Apitherapy is using the products of a honey bee colony for therapeutic purposes. Humans have been doing this for thousands of years, and some apitherapy, like the use of honey to heal wounds and burns and soothe sore throats, has been scientifically proven effective. Also, the use of bee venom in immunotherapy to protect people allergic to bee stings from having an anaphylactic reaction when stung is a medically sound therapy and invaluable to bee sting allergic beekeepers. Beeswax is also used in many protective skin products like lip balm and lotion.
Other components of a honey bee hive that have been used to prevent or treat ailments do not have many peer-reviewed clinical studies to support their claims. Though many people anecdotally report a wide variety of health benefits from the ingestion or topical use of pollen, propolis, bee bread, and royal jelly. Caution should be exercised in use of these products, particularly in those people with pollen or bee venom/sting allergies.
The most controversial form of apitherapy is bee sting therapy or bee venom therapy used not in the context of bee allergy immunotherapy. Bee sting therapy has been reported to treat a variety of diseases including arthritis, Lyme disease, multiple sclerosis, lupus, Parkinson’s Disease, and possibly some forms of cancer, but reliable scientific backing of these claims is sparse. In fact, bee sting therapy has been shown to actually cause autoimmune disease symptoms in some individuals. Because not all of the components of bee venom are well studied or even known, and because each bee’s venom sac contains a slightly different amount and mixture of these components, there are serious risks to bee sting therapy. These risks include, but are not limited to, organ failure and death. Bee sting apitherapy should not be attempted lightly, by anyone who is not a trained professional, without access to an Epipen, or without immediate access to proper medical intervention should a severe reaction occur.
More Information: https://www.bbc.com/news/health-43513817
No matter what you read on the internet, the simple truth is bee stings are dangerous. Even if you are not allergic, even if you have been stung many times before, even if you have gentle bees, every sting is an opportunity for an anaphylactic reaction. Again, even if you are not allergic to bee stings, you can spontaneously develop an allergy and have a systemic overreaction by your body that can cause fever, vomiting, diarrhea, dizziness, headache, convulsions, throat swelling, trouble breathing, loss of consciousness, shock, and in some cases, death. While multiple stings at the same time are more likely to cause a severe reaction, these serious symptoms can be caused by a single sting. ALL BEEKEEPERS should carry epinephrine auto injectors (i.e. Epipens) with them when working their hives, especially hives that are remote or when doing inspections alone. Also, as a beekeeper, you will get stung. There is no way to not get stung, only to minimize the amount and severity of the stings. That being said, even if you are or become allergic to bees, with proper immunotherapy and precautions, you can still continue beekeeping (I am a bee sting allergic beekeeper).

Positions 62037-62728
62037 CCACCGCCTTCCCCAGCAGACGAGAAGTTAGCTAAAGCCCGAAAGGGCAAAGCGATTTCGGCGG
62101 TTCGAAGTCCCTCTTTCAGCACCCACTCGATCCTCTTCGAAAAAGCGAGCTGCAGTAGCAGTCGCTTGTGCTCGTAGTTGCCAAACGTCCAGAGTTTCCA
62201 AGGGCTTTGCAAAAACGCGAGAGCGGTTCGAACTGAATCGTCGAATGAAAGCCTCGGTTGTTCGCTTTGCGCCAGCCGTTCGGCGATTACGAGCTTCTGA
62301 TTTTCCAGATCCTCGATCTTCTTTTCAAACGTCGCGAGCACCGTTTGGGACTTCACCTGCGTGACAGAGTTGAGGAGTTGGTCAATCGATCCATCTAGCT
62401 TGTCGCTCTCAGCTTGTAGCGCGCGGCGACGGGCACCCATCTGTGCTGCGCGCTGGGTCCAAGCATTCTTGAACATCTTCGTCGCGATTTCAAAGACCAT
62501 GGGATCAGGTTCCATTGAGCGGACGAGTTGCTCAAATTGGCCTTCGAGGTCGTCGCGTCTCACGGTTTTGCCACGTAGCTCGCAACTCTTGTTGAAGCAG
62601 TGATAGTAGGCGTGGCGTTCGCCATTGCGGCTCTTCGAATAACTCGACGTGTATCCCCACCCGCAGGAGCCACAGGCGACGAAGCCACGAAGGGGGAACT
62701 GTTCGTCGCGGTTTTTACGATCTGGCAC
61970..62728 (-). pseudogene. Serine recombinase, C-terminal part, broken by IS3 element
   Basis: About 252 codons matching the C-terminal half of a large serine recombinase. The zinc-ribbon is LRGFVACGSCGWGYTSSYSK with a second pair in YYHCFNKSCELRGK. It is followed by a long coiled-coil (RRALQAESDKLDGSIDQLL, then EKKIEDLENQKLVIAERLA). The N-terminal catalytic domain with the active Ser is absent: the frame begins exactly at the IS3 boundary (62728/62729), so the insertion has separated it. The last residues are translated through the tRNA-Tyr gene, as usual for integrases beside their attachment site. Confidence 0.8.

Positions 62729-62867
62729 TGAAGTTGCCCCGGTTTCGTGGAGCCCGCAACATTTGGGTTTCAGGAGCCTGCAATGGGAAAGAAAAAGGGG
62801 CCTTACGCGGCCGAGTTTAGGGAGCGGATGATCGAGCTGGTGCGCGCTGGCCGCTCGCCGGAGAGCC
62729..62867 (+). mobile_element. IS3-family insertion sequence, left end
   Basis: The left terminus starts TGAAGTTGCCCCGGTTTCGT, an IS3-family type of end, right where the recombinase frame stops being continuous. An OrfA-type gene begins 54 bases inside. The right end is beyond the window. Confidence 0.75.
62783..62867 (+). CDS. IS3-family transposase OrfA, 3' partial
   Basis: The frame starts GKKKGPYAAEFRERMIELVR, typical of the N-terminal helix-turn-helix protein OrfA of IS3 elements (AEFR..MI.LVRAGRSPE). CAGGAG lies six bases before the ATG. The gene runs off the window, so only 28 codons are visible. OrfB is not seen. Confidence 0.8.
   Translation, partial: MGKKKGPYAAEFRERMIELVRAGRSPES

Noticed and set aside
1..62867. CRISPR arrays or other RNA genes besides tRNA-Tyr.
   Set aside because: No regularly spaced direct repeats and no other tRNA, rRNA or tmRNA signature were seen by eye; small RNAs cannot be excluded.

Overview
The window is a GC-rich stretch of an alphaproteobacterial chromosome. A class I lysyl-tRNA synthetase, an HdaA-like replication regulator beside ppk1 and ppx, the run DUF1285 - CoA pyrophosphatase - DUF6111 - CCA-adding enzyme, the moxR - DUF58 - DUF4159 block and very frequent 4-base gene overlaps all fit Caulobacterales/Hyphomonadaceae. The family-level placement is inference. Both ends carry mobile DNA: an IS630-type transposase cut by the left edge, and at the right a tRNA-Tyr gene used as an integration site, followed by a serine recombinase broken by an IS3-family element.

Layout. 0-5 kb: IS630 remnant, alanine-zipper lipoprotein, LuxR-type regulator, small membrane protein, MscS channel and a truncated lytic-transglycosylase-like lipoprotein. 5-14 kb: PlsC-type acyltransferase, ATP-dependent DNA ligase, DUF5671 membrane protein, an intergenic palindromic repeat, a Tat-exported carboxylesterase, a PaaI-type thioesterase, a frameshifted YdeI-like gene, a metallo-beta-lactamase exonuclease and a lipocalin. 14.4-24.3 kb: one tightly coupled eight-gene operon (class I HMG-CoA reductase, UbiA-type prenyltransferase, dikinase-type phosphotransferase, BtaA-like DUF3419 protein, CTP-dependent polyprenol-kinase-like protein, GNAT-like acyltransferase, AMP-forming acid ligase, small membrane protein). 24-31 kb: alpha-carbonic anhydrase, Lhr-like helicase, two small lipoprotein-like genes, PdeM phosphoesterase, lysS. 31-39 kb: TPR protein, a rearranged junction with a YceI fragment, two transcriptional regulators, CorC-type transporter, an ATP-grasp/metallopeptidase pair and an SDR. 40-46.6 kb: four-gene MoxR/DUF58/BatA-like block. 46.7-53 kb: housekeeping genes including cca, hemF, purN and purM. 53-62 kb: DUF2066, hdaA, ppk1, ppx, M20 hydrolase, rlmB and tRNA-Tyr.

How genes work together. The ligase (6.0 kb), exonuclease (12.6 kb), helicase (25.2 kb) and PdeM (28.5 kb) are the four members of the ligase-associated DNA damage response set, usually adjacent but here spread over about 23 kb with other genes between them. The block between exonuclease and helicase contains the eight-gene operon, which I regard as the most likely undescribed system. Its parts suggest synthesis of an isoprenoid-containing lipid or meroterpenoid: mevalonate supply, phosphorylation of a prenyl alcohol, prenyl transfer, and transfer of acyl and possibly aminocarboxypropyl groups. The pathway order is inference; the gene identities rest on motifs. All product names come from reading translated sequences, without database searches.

Most honey bee stings cause a local reaction at the sting site. This reaction typically includes: pain, swelling, redness, heat, itchiness, and tenderness that can last a few hours to a few days based on the individual and any topical or systemic treatment applied or taken. Topical treatments include ice, meat tenderizer, antihistamine (i.e. Benadryl) spray, cream, or ointment, and steroid (i.e. cortisone) spray, cream, or ointment. Some people also experience a more moderate reaction with hives that appear on other parts of the body and/or more generalized swelling of the entire area (like the entire hand for example) that worsens over time. Sometimes these more moderate symptoms can be controlled with oral antihistamines (i.e. Benadryl), though oral steroids like Prednisone are sometimes needed. Any reaction that is more than local inflammation at the site of the sting is cause to see a doctor.
What is a stinger? What happens when a honey bee stings you? Only female bees have stingers because they are a modified ovipositor. The stingers of the worker bees are barbed and have two parts which allows them to work their way deeper into the flesh. The stingers are attached to venom sacks which continue to pump venom into the body of the victim minutes after it has pulled away from the bee itself, eviscerating and killing the bee in the process. Not unlike snake venom, honey bee venom is a witch’s brew of peptides and other substances meant to injure the thing that is stung. The main component of bee venom is a peptide called Melittin which causes pain and cell death.
More Information: https://www.beeawareallergy.com/resources/beekeepers/high-risk-allergy/
Jen Haeger is a new master beekeeper and board member of A2B2.